The contraflow system is now in place with all traffic now using the northbound carriageway with 2 narrow lanes operating in each direction. A 30mph speed restriction is in place to ensure the safety of road users and the workforce, allowing us to keep this vital route open.
The M5 junction 1 to 2 Oldbury viaduct contraflow diagram
If you are travelling across the country from the North to the South, we urge you to consider alternative routes on our network, such as the M42 and M6 or M6 Toll. This is to reduce the amount of traffic heading through the roadworks in this busy part of the network and to reduce the potential impact on local roads.
To help with this, we have made changes to the road layout at key junctions in the area, including at M6 junction 8 southbound and M5 junction 4a northbound. This traffic management will be in place until autumn 2018.
As with any new traffic management scheme there is always bedding in period before things settle down, we will continue to monitor this to see if we can make any changes to ease the impact and we thank you for your patience.
Our engineers have started to remove the existing surfacing and waterproofing on the southbound carriageway. We are inspecting the reinforced concrete deck and assessing the full extent of the concrete repairs required.
Overnight closures will continue until the end of August to allow us to install temporary lighting as the old system is disconnected and removed.
Over the next few weeks we will complete the removal of the existing surfacing and waterproofing to the southbound carriageway. In addition we will be preparing the reinforced concrete deck joints for repair by removing the existing concrete using specialist hydro-demolition techniques.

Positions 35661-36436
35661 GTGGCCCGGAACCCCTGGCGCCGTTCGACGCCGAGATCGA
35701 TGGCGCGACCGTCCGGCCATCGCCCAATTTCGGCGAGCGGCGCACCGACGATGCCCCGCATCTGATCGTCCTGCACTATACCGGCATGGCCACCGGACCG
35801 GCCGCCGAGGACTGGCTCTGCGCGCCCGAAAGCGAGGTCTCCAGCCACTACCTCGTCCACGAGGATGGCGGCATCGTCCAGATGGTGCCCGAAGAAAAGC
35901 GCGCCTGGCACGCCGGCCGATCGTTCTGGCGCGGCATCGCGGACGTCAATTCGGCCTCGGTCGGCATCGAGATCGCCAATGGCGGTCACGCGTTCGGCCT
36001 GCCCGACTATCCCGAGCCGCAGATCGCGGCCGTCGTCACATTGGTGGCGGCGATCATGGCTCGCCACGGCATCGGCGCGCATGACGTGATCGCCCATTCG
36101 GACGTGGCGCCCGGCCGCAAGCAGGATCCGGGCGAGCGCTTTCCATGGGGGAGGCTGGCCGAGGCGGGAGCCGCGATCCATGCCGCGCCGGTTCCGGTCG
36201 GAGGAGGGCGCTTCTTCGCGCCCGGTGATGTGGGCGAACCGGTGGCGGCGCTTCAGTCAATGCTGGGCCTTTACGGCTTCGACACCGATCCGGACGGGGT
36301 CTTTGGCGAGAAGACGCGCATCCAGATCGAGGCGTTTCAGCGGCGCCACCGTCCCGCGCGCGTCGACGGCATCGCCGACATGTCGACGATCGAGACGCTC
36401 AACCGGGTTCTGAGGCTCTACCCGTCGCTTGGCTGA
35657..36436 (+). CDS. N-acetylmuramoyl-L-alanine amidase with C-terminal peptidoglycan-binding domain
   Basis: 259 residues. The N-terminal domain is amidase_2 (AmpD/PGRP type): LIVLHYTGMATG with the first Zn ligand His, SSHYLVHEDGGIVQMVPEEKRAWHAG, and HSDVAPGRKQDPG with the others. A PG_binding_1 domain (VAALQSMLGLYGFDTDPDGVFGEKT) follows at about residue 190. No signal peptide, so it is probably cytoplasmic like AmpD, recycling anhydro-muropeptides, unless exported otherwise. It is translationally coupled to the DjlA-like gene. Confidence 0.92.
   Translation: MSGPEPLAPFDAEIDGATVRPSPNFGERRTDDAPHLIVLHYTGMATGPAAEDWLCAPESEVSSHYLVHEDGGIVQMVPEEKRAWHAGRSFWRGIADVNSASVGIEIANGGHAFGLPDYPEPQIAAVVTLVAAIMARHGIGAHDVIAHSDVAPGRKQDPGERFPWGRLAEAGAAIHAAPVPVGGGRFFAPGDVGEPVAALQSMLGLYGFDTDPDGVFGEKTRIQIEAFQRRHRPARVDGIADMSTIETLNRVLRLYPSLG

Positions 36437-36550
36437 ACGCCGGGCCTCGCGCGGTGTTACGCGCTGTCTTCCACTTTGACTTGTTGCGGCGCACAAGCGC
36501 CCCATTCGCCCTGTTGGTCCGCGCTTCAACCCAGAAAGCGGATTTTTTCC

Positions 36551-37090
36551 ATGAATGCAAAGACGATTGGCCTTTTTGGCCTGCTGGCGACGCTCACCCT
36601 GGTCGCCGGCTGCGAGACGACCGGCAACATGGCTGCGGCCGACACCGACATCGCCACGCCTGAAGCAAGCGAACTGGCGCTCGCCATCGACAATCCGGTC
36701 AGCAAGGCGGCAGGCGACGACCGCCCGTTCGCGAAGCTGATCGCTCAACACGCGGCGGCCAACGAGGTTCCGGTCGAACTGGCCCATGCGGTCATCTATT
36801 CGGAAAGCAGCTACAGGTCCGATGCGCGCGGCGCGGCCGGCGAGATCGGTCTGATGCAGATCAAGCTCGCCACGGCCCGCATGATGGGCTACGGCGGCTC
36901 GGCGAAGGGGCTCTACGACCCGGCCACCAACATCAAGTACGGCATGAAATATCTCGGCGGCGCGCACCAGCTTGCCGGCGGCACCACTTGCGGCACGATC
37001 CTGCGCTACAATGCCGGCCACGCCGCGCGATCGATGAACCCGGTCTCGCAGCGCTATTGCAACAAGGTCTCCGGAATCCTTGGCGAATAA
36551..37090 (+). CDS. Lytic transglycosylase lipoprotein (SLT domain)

|January 2017||Enabling work started|
|March 2017||Public Information Events held|
|April 2017||3 narrow lanes installed between junctions 1 and 2 with 40mph speed limit on the viaduct|
|August 2017||Contraflow system installed and start of concrete repair works|
|Autumn 2018||Target completion date for main work and removal of contraflow system taking the carriageway back to 3 narrow lanes|
Why we need this scheme
The M5 is one of the busiest routes in the country, carrying a mix of traffic through the Midlands and onwards to routes in the north and south. This section of the M5 motorway is particularly busy, and is a commuter hub with traffic joining with the M6 and then other roads into and out of the Birmingham hub, and other cities in the region.
Oldbury viaduct carries approximately 1.8 miles (3km) of the elevated sections of the M5 to the west of Birmingham between junctions 1 and 2. The structure is safe, but we need to carry out essential repair work to the waterproofing on this section to ensure that drivers continue to have safe and reliable journeys. This is the largest concrete repair project ever undertaken in the UK.
We are also carrying out similar repair work at M6 junction 6.
This work is part of a major government investment to build a modern and resilient road network. By maintaining this key corridor we are delivering a huge investment that will support economic growth locally and in the wider West Midlands.